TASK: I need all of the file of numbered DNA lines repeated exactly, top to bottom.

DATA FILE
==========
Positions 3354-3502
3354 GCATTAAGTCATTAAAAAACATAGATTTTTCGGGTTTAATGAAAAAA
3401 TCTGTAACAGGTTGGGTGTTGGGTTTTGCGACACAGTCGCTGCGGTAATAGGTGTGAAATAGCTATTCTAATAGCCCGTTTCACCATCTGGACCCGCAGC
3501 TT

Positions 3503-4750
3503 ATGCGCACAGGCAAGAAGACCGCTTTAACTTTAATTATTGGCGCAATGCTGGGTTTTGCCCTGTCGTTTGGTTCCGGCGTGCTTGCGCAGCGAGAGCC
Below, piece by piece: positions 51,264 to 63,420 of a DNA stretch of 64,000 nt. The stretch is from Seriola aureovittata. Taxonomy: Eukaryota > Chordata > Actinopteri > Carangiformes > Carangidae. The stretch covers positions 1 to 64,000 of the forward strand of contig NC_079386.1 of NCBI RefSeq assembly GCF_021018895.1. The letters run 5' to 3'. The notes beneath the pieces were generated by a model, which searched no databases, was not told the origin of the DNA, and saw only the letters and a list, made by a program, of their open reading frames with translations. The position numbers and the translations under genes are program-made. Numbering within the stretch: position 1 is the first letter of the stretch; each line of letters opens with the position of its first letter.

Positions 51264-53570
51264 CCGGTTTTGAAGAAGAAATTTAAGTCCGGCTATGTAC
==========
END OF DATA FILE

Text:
Positions 3354-3502
3354 GCATTAAGTCATTAAAAAACATAGATTTTTCGGGTTTAATGAAAAAA
3401 TCTGTAACAGGTTGGGTGTTGGGTTTTGCGACACAGTCGCTGCGGTAATAGGTGTGAAATAGCTATTCTAATAGCCCGTTTCACCATCTGGACCCGCAGC
3501 TT

Positions 3503-4750
3503 ATGCGCACAGGCAAGAAGACCGCTTTAACTTTAATTATTGGCGCAATGCTGGGTTTTGCCCTGTCGTTTGGTTCCGGCGTGCTTGCGCAGCGAGAGCC
Below, piece by piece: positions 51,264 to 63,420 of a DNA stretch of 64,000 nt. The stretch is from Seriola aureovittata. Taxonomy: Eukaryota > Chordata > Actinopteri > Carangiformes > Carangidae. The stretch covers positions 1 to 64,000 of the forward strand of contig NC_079386.1 of NCBI RefSeq assembly GCF_021018895.1. The letters run 5' to 3'. The notes beneath the pieces were generated by a model, which searched no databases, was not told the origin of the DNA, and saw only the letters and a list, made by a program, of their open reading frames with translations. The position numbers and the translations under genes are program-made. Numbering within the stretch: position 1 is the first letter of the stretch; each line of letters opens with the position of its first letter.

Positions 51264-53570
51264 CCGGTTTTGAAGAAGAAATTTAAGTCCGGCTATGTAC